Stack Overflow is a community of 4.7 million programmers, just like you, helping each other.

Join them; it only takes a minute:

Sign up
Join the Stack Overflow community to:
  1. Ask programming questions
  2. Answer and help your peers
  3. Get recognized for your expertise

I'm writing a code to find the file which not contain a string pattern. Provided I have a list of files, I have to look into the content of each file, I would like to get the file name if the string pattern "clean" not appear inside the file. Pls help.

Here is the scenario: I have a list of files, inside each file is having numerous of lines. If the file is clean, it will have the "clean" wording. But if the file is dirty, the "clean" wording not exist and there will be no clear indication to tell the file is dirty. So as long as inside each file, if the "clean" wording is not detect, I'll category it as dirty file and I would like to trace the file name

share|improve this question
up vote 1 down vote accepted

If you need to generate the list within Perl, the File::Finder module will make life easy.

Untested, but should work:

use File::Finder;

my @wanted = File::Finder              # finds all         ..
              ->type( 'f' )            # .. files          ..
              ->name( '*.txt' )        # .. ending in .txt ..
              ->in( '.' )              # .. in current dir ..
              ->not                    # .. that do not    ..
              ->contains( qr/clean/ ); # .. contain "clean"

print $_, "\n" for @wanted;

Neat stuff!


Now that I have a clearer picture of the problem, I don't think any module is necessary here:

use strict;
use warnings;

my @files = glob '*.txt';  # Dirty & clean laundry

my @dirty;

foreach my $file ( @files ) {     # For each file ...

    local $/ = undef;             # Slurps the file in
    open my $fh, $file or die $!;

    unless ( <$fh> =~ /clean/ ) { # if the file isn't clean ..
        push @dirty, $file;       # .. it's dirty

    close $fh;

print $_, "\n" for @dirty;        # Dirty laundry list

Once you get the mechanics, this can be simplified a la grep, etc.

share|improve this answer
Thanks Zaid, but my system not support the finder module. We're using old perl version v5.8.5 :( – Grace Jan 30 '13 at 6:08
@Grace : It should work on your Perl version. You may not have it installed, which is a different story. If you have rights you can install it using cpan File::Finder. If you don't, I'll refer you to how you can work around it – Zaid Jan 30 '13 at 6:30
File::Finder is a wrapper to File::Find, it says in the documentation. File::Find is a core module in perl 5, so why not just use that? – TLP Jan 30 '13 at 6:31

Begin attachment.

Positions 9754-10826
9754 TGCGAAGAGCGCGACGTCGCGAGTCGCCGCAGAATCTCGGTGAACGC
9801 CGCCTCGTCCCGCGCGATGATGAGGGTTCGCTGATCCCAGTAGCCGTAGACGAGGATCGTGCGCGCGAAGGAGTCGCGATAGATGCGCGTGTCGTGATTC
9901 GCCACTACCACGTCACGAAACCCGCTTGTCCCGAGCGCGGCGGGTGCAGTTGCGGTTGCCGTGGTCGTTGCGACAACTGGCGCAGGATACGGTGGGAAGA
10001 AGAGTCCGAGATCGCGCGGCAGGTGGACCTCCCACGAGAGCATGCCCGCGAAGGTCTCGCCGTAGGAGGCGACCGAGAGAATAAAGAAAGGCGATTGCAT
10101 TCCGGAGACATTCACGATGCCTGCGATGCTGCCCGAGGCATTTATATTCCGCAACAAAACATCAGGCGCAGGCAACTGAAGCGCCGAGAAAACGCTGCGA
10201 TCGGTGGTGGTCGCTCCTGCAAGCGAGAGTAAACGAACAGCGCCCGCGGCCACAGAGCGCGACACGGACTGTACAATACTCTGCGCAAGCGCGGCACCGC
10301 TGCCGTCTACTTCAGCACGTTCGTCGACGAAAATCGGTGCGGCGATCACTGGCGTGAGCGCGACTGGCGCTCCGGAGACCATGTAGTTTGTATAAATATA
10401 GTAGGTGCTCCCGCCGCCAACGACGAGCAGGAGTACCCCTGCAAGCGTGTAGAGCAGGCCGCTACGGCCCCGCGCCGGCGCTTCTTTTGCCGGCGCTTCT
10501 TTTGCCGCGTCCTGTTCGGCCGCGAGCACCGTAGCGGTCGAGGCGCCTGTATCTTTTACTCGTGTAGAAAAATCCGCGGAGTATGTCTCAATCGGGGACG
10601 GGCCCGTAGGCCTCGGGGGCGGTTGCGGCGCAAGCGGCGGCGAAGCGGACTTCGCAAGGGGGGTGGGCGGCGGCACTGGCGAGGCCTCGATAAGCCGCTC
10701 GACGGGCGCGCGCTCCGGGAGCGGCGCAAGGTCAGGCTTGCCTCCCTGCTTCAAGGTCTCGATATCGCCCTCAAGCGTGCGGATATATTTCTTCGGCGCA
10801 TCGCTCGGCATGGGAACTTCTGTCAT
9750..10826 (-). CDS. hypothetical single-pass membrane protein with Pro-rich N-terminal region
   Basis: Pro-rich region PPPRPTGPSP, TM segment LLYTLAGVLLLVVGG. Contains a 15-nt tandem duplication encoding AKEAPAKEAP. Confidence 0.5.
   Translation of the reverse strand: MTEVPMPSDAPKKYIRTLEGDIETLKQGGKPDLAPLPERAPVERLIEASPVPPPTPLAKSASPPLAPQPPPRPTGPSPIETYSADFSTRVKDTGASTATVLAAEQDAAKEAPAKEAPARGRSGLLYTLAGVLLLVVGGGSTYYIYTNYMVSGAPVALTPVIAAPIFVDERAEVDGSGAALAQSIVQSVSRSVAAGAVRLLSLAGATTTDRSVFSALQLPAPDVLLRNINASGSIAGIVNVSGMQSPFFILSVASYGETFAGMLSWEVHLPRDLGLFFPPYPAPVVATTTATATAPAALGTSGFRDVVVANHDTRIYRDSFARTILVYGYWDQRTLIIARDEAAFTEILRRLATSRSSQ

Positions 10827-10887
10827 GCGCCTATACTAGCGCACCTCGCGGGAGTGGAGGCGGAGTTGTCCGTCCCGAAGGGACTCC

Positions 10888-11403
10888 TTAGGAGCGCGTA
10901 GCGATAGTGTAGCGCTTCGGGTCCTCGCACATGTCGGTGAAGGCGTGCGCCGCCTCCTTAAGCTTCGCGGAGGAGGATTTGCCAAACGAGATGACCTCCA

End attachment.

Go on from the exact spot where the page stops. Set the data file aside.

@TLP : Convenience more than anything. File::Find can be quite unwieldy for a requirement like this (imagine what \&wanted would look like here) – Zaid Jan 30 '13 at 6:34
perl -MFile::Find -lwe'find(sub { -f && /\.txt$/ && push(@ARGV, $File::Find::name) }, shift); undef $/; while (<>) { print $ARGV if !/clean/i }' /path/to/dir perhaps – TLP Jan 30 '13 at 6:41

You can use a simple one-liner:

perl -0777 -nlwE 'say $ARGV if !/clean/i' *.txt

Slurping the file with -0777, making the regex check against the entire file. If the match is not found, we print the file name.

For perl versions lower than 5.10 that do not support -E you can substitute -E with -e and say $ARGV with print "$ARGV".

perl -0777 -nlwe 'print "$ARGV\n" if !/clean/i' *.txt
share|improve this answer
I tried the command seem not working. It give err msg "Unrecognized switch: -E (-h will show valid options).". I tried to eliminate the "E" from the command and it gives "/clean/i: Event not found." – Grace Jan 30 '13 at 5:49
@Grace The -E switch can be replaced with -e, its documented in perl -h. The only thing it does here is allow the say feature, which is equal to print with a newline. So print "$ARGV\n" and -e. However, what perl version are you using when you do not have access to -E? – TLP Jan 30 '13 at 6:07
I'm using old Perl v5.8.5, the system admin refuse to update to latest :(. I have tried using the -e too, but it give error "/clean: Event not found.". But I'm sure the file without the "clean" wording is there in my checking area. – Grace Jan 30 '13 at 6:11
@Grace Sounds like a shell quoting problem, you missed a quotation mark somewhere, perhaps. – TLP Jan 30 '13 at 6:15
I use this command "perl -0777 -nlwe 'print "$ARGV\n" if !/clean/i' *", it give error "/clean/i: Event not found." – Grace Jan 30 '13 at 6:23

use strict;
use warnings;

my $flag=0;
my $filename=$_;
         $flag=1 if(/<your_string>/);
        print $filename;
share|improve this answer

One way like this:

ls *.txt | grep -v "$(grep -l clean *.txt)"
share|improve this answer
This give "Illegal variable name". I don't think can use the "v" though since that the file contain of a lot of lines which not having "clean" by it self. – Grace Jan 30 '13 at 6:26
added the quotes..btw,-v is used against the list of files, not on the file content as such. – Guru Jan 30 '13 at 6:35
It still give Iellegal variable name: > ls * | grep -v "$(grep -l clean *)" Illegal variable name. – Grace Jan 30 '13 at 7:12

Your Answer


By posting your answer, you agree to the privacy policy and terms of service.

Not the answer you're looking for? Browse other questions tagged or ask your own question.